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New Poll Shows More Than 90% of Northern Europeans Would Vote Obama, But Here's What It Left Out


“By continental European standards, Obama is considered right-of-centre or even right-wing.”

Question asked by new poll of northern Europeans

Asked whom they would vote for if they could vote in U.S. elections, more than 90 percent of northern Europeans surveyed said they would choose to re-elect President Barack Obama. Ninety percent. That’s a pretty high number for any public opinion poll. But how accurate is it?

British media including Reuters and ITV are reporting on the new study from British polling and research firm YouGov which released results Wednesday of its online survey of respondents in the UK, Germany, France, Denmark, Sweden, Finland and Norway.

Though Obama is clearly favored by the respondents, the results being touted are a bit misleading.

Polling data from YouGov's European Survey

Take a look at the polling data above. In each country, far more people said they “Don’t know” whom they’d vote for than those who chose Republican Presidential Candidate Mitt Romney. In Britain, almost one-quarter of those surveyed said they didn’t know who they’d choose.

Perhaps to make the results more exciting, the polling firm YouGov recalculated its results to exclude the clearly large numbers of respondents who said “Don’t know.” When the results were recalculated omitting that key data, Obama was handed a virtual “win” of 91 percent in the UK, 92 percent in Germany and even 95 percent in Denmark and Sweden. In Denmark and Sweden, Romney enjoyed only 4 percent.

Including those who answered “Don’t know” Obama still received between 69 and 81 percent - so yes Europeans like him - but not at a rate of 90%.

That didn’t stop Reuters from reporting the 90% figure without explanation.

Trying to explain why Obama is so much more popular in Europe, it reports:

Romney, a 65-year-old former private equity investor, is simply too much of an unknown quantity and too right wing for European tastes, said Joe Twyman, director of Political and Social Research at the pollster.

"By continental European standards, Obama is considered right-of-centre or even right-wing," Twyman told Reuters by telephone.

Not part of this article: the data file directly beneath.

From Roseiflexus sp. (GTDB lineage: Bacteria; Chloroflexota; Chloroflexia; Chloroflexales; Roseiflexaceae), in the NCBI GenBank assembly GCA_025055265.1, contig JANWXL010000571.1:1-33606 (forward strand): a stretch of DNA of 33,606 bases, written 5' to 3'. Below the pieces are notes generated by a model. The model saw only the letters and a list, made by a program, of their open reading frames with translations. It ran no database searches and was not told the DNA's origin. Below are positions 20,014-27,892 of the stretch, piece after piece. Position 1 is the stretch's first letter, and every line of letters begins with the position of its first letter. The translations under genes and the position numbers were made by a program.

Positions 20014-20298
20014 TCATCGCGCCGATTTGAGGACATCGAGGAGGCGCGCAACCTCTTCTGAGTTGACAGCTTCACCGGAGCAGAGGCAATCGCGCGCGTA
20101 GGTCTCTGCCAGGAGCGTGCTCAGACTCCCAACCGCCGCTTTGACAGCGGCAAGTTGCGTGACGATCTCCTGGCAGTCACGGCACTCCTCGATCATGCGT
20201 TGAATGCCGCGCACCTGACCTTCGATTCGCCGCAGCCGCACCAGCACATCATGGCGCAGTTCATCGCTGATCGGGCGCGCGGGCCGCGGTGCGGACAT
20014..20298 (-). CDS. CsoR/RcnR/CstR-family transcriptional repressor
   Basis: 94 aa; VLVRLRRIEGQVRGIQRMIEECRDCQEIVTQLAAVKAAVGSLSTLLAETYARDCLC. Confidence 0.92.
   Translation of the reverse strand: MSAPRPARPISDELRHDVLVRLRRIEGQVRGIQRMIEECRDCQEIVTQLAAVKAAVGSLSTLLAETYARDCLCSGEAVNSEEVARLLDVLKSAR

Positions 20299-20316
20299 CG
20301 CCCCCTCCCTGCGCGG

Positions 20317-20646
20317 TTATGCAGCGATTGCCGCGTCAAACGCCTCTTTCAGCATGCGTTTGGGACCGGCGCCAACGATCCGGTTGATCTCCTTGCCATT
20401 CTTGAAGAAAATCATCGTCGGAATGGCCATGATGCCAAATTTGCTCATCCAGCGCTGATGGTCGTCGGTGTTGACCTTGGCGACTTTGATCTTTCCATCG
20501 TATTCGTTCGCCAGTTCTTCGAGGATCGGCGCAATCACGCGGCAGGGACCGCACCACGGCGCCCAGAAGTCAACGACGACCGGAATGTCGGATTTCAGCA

"Then you have Romney who's even more right wing. You've moved even further from European comfort levels," he said.

In a Europe grappling with economic crisis and welfare systems that bond investors say are unsustainable, the rhetoric of the U.S. presidential race simply does not press the same buttons.

"Accusations of socialism (against Obama) don't exactly resonate somewhere like Denmark," Twyman said.

Europeans for the most part are unfazed by socialism. The pollster points out Denmark: that country’s current government is a coalition of the Social Democrats, the Socialist People's Party and the Social Liberals.

Another problem with the poll: though 7,500 responded, left out of the survey were the southern European countries like Greece, Spain and Italy bearing the brunt of the eurozone crisis whose citizens might have different political opinions.

Pollster Twyman admits many Europeans may favor Obama simply because he’s a known figure. “People know a lot more Obama than about Romney. After all, he's been president for a while,” he says.

Twyman himself appears to prejudge Romney's ability to prove himself, as reflected in YouGov’s press release about the poll in which he is quoted saying [emphasis added]:

“No doubt many Americans are not overly concerned about who Europeans think they should vote for, but on the other hand history has shown that when a president is unpopular with the people of Europe it can have a far-reaching effect on how those people view the whole United States.

Obviously, both candidate’s top priority is to win over the American public, but every modern president must also show that they can be an effective operator in the international arena. That includes being seen favourably by people in other countries.

While Obama’s support at home has waned, his popularity in Europe is still such that it is effectively overshadowing Romney who, even as the campaign reaches a climax, has yet to make much of an impression on Europeans.”

European impressions of the candidates are largely guided by mainstream media coverage and analyses. On the page where YouGov posted its press release touting the poll, one commenter wrote:

Is anyone really suprised given the media's portrayal of Romney? I am sure these figures would be different if people knew the facts about Obama's record, especially considering his stimulus did nothing for the jobs, and helped contribute to the US's crippling debt

Earlier this month, a BBC poll found that Obama is overwhelmingly more popular than Romney internationally, though the difference in ratings was not 9 to 1. The British broadcaster found that in every country polled besides Pakistan, Obama got huge approval ratings, including more than 60 percent in Canada, Australia and the UK, and 72 percent in France. Bucking that trend, an Israeli survey published last week found that 57 percent of Israeli Jews prefer Romney over Obama, who got only 22 percent support, a difference in popularity of almost three to one.

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